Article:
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McClernand as commander

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  • josepharose
    As to Halleck s knowledge of who would command the expedition, the following order seems conclusively clear. Order of the Secretary of the Navy to Acting
    Message 1 of 74 , Apr 28, 2003
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      As to Halleck's knowledge of who would command the expedition, the
      following order seems conclusively clear.


      Order of the Secretary of the Navy to Acting Rear-Admiral Porter,
      U. S. Navy, to prepare for cooperation with Major-General Mc-
      Clernand, U. S. Army.

      NAVY DEPARTMENT, November 15, 1862.
      SIR: The general-in-chief informs the Department that General
      McClernand will probably he able to move down the Mississippi in
      about three weeks, and that he will be directed to confer with you in
      regard to a naval movement in conjunction therewith. You will have
      ready at the time indicated by General McClernand a sufficient naval
      force to accompany that officer, and you will cooperate with him to
      the utmost extent in the important object entrusted to the combined
      forces destined to open the Mississippi.
      Very respectfully,
      GIDEON WELLES,
      Secretary of the Navy.
      Acting Rear-Admiral DAVID D. PORTER,
      Commanding Illississippi Squadron, Cairo, Ill.


      Halleck knew; he was just playing dumb, and Grant went along with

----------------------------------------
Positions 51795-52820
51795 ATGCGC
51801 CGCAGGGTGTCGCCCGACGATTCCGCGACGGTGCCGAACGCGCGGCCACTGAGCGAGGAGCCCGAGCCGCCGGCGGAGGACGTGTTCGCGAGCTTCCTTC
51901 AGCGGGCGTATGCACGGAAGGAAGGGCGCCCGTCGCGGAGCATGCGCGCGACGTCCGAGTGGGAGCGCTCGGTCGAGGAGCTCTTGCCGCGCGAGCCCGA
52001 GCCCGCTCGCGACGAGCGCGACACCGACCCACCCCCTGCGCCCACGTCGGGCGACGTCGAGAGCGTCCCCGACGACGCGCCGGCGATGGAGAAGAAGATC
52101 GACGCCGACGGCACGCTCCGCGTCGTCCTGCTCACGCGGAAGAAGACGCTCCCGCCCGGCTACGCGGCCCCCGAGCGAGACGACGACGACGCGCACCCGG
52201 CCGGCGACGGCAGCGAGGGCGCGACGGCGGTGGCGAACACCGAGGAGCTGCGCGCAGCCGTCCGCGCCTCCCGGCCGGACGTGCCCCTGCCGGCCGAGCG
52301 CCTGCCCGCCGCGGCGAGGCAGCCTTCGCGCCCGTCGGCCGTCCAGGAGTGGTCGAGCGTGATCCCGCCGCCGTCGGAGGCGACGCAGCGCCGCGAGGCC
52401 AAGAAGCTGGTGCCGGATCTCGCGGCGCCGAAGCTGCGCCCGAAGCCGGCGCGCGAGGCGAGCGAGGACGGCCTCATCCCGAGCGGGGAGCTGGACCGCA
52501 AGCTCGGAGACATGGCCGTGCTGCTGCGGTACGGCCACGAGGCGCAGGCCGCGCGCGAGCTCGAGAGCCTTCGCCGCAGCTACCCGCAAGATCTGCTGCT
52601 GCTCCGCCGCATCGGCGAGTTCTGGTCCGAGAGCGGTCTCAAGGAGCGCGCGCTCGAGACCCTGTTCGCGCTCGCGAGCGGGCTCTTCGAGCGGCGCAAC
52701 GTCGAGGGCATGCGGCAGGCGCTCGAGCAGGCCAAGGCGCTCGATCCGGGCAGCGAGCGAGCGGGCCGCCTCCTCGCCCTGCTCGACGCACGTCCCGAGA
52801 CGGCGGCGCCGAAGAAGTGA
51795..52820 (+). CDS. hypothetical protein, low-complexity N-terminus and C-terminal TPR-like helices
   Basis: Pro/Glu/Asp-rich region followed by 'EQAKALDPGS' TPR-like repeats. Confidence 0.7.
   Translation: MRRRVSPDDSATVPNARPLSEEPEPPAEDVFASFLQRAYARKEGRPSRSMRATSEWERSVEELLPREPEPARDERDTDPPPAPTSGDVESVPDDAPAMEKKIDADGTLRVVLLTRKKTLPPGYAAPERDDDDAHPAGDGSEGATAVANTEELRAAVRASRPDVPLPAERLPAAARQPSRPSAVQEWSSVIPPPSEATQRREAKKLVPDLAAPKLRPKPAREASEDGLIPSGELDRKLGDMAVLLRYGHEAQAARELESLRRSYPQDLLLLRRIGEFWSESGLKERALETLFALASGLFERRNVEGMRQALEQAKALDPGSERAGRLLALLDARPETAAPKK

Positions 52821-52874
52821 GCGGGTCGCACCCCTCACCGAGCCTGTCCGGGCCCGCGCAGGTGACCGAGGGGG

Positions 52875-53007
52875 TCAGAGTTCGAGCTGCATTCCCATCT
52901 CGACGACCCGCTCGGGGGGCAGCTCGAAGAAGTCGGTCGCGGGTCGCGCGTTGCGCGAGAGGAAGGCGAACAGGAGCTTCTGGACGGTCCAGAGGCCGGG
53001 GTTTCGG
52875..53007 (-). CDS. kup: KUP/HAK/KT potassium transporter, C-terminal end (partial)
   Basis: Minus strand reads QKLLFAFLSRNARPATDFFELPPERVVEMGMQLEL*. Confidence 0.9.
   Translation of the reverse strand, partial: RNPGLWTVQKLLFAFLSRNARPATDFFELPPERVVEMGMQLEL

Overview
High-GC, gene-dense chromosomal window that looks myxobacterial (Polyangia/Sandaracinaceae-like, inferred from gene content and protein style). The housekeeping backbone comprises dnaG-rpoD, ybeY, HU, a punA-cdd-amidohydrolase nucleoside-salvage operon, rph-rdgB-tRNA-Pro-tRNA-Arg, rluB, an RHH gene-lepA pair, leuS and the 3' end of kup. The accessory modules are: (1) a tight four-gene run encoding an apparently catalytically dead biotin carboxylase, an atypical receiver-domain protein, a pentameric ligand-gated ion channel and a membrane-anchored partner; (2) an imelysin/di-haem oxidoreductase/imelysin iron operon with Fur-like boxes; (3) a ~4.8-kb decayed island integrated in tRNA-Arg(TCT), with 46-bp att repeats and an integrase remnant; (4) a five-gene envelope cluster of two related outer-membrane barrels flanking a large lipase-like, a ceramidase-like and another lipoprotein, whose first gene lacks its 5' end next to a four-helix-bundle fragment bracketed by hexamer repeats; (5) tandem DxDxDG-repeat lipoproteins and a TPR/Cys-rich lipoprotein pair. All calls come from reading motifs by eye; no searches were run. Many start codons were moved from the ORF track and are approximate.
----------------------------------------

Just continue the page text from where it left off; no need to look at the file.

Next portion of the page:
him.

      Joseph
    • Will
      Thanks Dave. Good points to ponder. ~Will ... better
      Message 74 of 74 , May 6, 2003
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        Thanks Dave.
        Good points to ponder.
        ~Will
        --- In civilwarwest@yahoogroups.com, Dave Gorski <bigg@m...> wrote:
        > >
        > >Good points. I was thinking that long-term encampments would have
        > >better sanitary and shelter arrangements and the men would be
        better
        > >rested than encampents of men campaigning.
        >
        > Secretary Olmsted of the Sanitary Commission issued a
        > "Circular to the Colonels of the Army," in which he stated
        > that "It is well known that when a considerable body of men
        > have been living together in camp a few weeks a peculiar
        > subtle poison is generated..."
        > Another factor was that many soldiers were from rural areas
        > where they had not had exposure to common illnesses, and had
        > not built up any immunities. Groups in garrison were exposed to
        > and often died of childhood diseases.
        > Often soldiers who were hospitalized for wounds, died of some
        > disease that they had been exposed to while in the hospital,
        > especially typhoid.
        > Yet, another point is that a soldier on the move was likely to
        > have had occasion to have fresh fruits and vegetables than the
        > soldier stuck in camp for weeks on end. A better diet made
        > for a healthier soldier.
        >
        > Regards, Dave Gorski
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